You’ll be hard pressed to find a more perfect representation of late-1980s and early-1990s Mercedes-Benz than the W124 500E/E500. Mercedes did everything in their power to make the best sports sedan possible and then simply said ”Here you go” to the keen Mercedes buyers who yearned for something as special as the W124.036. No crazy marketing, no limited edition plaque in the center console, no neon colors, just an understated brute of a machine the .036 was and still is. In 1994, the United States market saw the ”E” jump to the front of the line to become the E500 and the front fascia become refreshed with new headlights and a new grille. Don’t get me wrong, I don’t think any less of the pre-facelift 500Es, but the 1994 (and handful of 1995s not in North America) looks nearly perfect in my eyes. Not too small, not too large, just the right size. The interior was much of the same story with an array of buttons and switches laid out in just a way that isn’t overwhelming or cluttered. Under the hood was the mighty M119 that made just the right amount of power for this car for its everyday uses. Add all this up and you have classic the day the rolled out ofÂ Sindelfingen. (Side note, I love this photo with them inÂ Zuffenhausen next to 964s.)
When you sit down and do the car math on the E500, it adds up to something that no other Mercedes can boast with its low production, Porsche DNA, hand-built status and more than respectable performance numbers. Naturally, this has kept these cars cared for and now as we are into the 25th birthday for some .036s, their prices remain very healthy. This 1994 E500 comes to us from Denver, Colorado with just over 60,000 on the odometer and my favorite wheels of all time, AMG Monoblocks. Yes, I’m biased because I have a set of these wheels, but you aren’t going to find many people that disagree with me when I say that Monoblocks look right at home on E500s. The extra chunky spokes compliment the entire body of the E500 that not many wheels can pulled off.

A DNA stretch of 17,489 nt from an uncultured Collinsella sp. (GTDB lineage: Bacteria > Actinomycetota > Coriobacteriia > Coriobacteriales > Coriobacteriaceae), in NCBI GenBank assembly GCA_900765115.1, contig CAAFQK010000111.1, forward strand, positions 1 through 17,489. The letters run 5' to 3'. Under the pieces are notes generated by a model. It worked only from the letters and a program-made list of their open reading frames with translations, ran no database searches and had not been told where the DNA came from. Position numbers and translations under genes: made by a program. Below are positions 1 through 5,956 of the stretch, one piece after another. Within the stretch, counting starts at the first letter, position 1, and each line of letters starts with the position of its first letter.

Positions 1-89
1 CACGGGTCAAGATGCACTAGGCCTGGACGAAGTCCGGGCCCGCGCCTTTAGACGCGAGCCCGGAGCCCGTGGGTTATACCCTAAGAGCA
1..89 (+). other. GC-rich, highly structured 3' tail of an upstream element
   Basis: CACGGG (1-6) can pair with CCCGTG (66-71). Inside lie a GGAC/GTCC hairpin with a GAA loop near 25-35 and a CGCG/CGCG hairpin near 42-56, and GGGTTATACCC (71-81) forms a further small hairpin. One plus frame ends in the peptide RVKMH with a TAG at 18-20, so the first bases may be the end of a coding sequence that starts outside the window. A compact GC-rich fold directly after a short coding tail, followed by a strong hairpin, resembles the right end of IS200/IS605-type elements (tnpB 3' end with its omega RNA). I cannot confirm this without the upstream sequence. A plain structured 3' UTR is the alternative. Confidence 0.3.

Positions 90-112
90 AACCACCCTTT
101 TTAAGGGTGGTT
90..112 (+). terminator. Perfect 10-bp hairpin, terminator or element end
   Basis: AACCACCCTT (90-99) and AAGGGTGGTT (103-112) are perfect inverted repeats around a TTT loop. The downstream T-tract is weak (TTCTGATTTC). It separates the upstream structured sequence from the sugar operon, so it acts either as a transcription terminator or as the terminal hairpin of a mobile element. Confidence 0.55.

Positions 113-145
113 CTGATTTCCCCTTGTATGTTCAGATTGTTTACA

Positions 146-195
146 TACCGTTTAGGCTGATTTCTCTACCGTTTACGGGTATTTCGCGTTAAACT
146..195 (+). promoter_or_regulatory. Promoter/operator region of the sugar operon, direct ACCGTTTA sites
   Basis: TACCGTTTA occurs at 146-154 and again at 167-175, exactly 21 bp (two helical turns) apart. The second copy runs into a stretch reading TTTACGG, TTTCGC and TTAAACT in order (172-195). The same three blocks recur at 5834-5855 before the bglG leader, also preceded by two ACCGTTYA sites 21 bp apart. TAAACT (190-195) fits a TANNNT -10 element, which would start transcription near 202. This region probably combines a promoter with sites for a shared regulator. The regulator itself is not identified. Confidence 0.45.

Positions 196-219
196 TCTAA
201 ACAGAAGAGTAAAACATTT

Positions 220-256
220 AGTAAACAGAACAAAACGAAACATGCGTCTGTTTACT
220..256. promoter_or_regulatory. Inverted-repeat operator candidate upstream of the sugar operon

Karosserie Baur in Stuttgart had a unique history of working directly with manufacturers to produce some pretty special cars. Most notably linked to the Baur name was a string of interesting but also-ran BMW 3-series convertibles. However, three of the most prized 80s German collector cars in the market today were also linked to the firm; first the BMW M1 after Lamborghini’s meltdown, and then Audi’s shortened Sport Quattro rolled through the special production line. Baur also constructed the special bodies of the Porsche 959.
However, Baur is linked most closely with offering drop-top BMWs to a market devoid of such options. First was the E10 chassis, with Baur chopping the top off of everything from 1602s to 2002s. Baur then moved on to the E21 chassis, offering the ‘Top Cabriolet’ TC1. The E30 also recieved the Baur treatment , but by that point BMW had released its own convertible model and the draw of the more expensive TC models waned, leading to a steadily disappearing market share. Perhaps the most unique was their last BMW creation. Based upon the E36 chassis, Baur released what it called the ‘Landaulet TC4’. It was effectively a 4-door E36 Targa (Porsche’s use of the Targa name was proprietary which prevented Baur from using it) and just over 300 were produced, making it one of the most rare E36 chassis configurations to see:
I’ve said numerous times that the W124 Mercedes-Benz 400E/E420 is one of the forgotten gems from Mercedes in the past 35 years or so that won’t cost you a ton of money to buy or live with. It still is modern enough to be a daily driver if you wish and since it is a W124, you won’t hate your life driving it. The .034 E420 offers the punch of the torquey M119 V8 without having to spend $25,000 on a .036 500E. The facelift version, like this 1994 we have today up for bid in New York, is especially attractive with its two-tone paint and really clean appearance for having almost 176,000 miles. This example has some heavy maintenance items already completed and is actually a one-owner car. Question is, are you willing to pay the slightly higher asking price for this example?